Morgan Stickney and Mikaela Jenkins Win First Career Gold Medals En Route to Team USA’s Five Medal Night

by Matt Whewell

TOKYO — Team USA tallied five more to the medals table on the seventh night of racing at the Paralympic Games Tokyo 2020. Morgan Stickney (Cary, North Carolina) and Mikaela Jenkins (Evansville, Indiana) led the way with their first career Paralympic golds.


Entering the evening with the number one seed in women’s 400-meter freestyle S8 alongside fellow American Jessica Long (Baltimore, Maryland), Stickney trailed the five-time Paralympian through the first 350 meters. Stickney, who was appearing in her first individual Paralympic event final, overtook the lead in the last 50-meters thanks to a 33.79 final split, and touched the wall in 4:42.39. Long’s time of 4:43.41 gave the teammates a 1-2 podium finish and her fifth career Paralympic medal in the event.


Another first-time medal winner was Jenkins in the women’s 100-meter butterfly S10. Jenkins, who is the 2019 world champion in the event, used the first 50 meters as an opportunity to attack off the turn. The strategy paid off as she clocked a 1:07.52 and added the title of Paralympic champion to her name.


Matthew Torres (Ansonia, Connecticut) started the night off for Team USA in the men’s 400-meter freestyle S8. Torres, who was also swimming in his first Paralympic final, finished in an Americas record time of 4:28.47 and won the bronze medal. Teammate Robert Griswold (Freehold, New Jersey) placed fifth in 4:31.96.


The other American medal winner was McKenzie Coan (Clarksville, Georgia), picked up her sixth career Paralympic medal by adding a silver medal to her collection. Coan’s time of 1:10.22 in the women’s 100-meter freestyle S7 only trailed Italy’s Giulia Terzi’s Paralympic record of 1:09.21.


In the same event, U.S. teammates Mallory Weggemann (Eagan, Minnesota) and Julia Gaffney (Mayflower, Arkansas) finished in 1:11.98 and 1:15.70, respectively, good for fifth and eighth place overall.


Leanne Smith (Salem, Massachusetts) captured a top-five finish in the women's 50-meter breaststroke SB3 with a 1:02.95, while Natalie Sims (Edina, Minnesota) finished seventh in the women's 100-meter freestyle S9 with a final time of 1:03.85.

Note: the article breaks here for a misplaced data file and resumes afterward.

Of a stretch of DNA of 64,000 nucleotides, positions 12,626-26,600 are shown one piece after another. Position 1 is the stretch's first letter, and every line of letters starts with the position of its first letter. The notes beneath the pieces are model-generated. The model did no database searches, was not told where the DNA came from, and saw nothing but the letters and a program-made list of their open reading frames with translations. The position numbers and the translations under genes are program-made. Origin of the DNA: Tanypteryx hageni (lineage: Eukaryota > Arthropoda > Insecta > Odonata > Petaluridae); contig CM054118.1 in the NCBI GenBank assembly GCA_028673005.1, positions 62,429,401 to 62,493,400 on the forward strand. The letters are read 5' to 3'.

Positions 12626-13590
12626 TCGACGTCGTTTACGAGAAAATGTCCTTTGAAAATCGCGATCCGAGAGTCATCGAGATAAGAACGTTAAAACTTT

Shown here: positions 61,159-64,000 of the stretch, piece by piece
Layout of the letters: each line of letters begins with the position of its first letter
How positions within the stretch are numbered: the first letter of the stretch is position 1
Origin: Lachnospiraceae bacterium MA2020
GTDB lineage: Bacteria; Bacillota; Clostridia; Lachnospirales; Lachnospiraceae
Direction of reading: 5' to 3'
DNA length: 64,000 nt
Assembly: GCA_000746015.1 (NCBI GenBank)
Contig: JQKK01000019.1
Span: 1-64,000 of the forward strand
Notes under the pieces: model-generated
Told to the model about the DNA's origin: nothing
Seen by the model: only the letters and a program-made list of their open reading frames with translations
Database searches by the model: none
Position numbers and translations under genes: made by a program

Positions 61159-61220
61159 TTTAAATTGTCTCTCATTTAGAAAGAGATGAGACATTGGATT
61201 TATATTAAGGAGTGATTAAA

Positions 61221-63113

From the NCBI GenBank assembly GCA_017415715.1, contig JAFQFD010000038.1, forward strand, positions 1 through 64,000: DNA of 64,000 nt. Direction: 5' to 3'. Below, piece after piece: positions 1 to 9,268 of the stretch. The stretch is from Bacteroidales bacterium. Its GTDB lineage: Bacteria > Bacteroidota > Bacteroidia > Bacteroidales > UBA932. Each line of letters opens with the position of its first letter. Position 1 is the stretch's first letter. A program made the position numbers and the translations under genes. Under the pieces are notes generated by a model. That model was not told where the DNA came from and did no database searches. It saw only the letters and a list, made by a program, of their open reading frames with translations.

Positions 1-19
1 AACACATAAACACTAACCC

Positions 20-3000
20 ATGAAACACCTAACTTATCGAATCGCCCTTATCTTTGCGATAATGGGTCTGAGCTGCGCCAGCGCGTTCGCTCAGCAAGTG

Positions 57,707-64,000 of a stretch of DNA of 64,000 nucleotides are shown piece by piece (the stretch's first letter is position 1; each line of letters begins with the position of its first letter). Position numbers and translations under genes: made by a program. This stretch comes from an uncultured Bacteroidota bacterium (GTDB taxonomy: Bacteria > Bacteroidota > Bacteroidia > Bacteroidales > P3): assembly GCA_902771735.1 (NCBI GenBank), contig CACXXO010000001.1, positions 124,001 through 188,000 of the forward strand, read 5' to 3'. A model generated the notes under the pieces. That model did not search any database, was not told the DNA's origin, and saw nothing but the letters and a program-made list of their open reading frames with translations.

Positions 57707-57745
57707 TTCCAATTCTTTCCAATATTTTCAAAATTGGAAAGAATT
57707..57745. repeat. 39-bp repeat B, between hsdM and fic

Other Team USA performances from earlier in the day include Lawrence Sapp and Parker Egbert in the men’s 200-meter individual medley SM14, which finished 12th and 17th, respectively, in 2:17.89 and 2:22.58. In the women’s 100-meter freestyle S9 heats, Hannah Aspden (Raleigh, N.C.) swam a 1:05.35 and Summer Schmit (Stillwater, Minnesota) touched in 1:07.71 to finished 11th and 15th, respectively.


The eighth day of racing continues tomorrow with preliminary heats scheduled to begin at 8 p.m. EST with finals starting at 4 a.m. EST. All races will be live streamed through, on Peacock and through the NBC Sports app. A full schedule of events is available here.



- Morgan Stickney (women’s 400m freestyle S8)

- Mikaela Jenkins (women’s 100m butterfly S10)



- Jessica Long (women’s 400m freestyle S8)

- McKenzie Coan (women’s 100m freestyle S7)



- Matthew Torres (men’s 400m freestyle S8)

Morgan Stickney

Everything I've been through in the past few years kind of flashed before my eyes. I remember sitting in the hospital just dreaming of being able to go to the Paralympic Games, and then the pandemic happened, and then coming here became a reality. 


Mikaela Jenkins

I’m still trying to find words to describe the feeling. It's a mixture of relief, pure joy and excitement. It's crazy. I feel like this is something that doesn't happen to a lot of people, and I am very thankful I was able to pull it out.

Jessica Long
I knew that I was a first half swimmer and I felt really good. I definitely had that feeling at 300, but I knew Morgan [Stickney] was going to be there in that last 75. It never feels good to get touched out but at the same time, with it being a teammate, I wouldn't have it any other way. 


McKenzie Coan

An event like the 100 free is really difficult, especially for someone like me. Even though I won it in Rio, and I won the 50 in Rio, I still don’t consider myself a sprinter. I’m a bit older here, and the age and the sprinting might have something to do with it, but it’s a hard event to maintain excellence in.


Matthew Torres

It was a pretty tiring and long race – definitely one of the longer races I’ve felt even though I’ve swum the distance so many times. But it feels good to finally know that all the hard work over the last 13 years has paid off. I am so grateful to everyone who has supported me along the way, whether it’s my parents, my coaches, my teammates, people in the community overall, just supporting me.



For full results from Tokyo 2020, please visit

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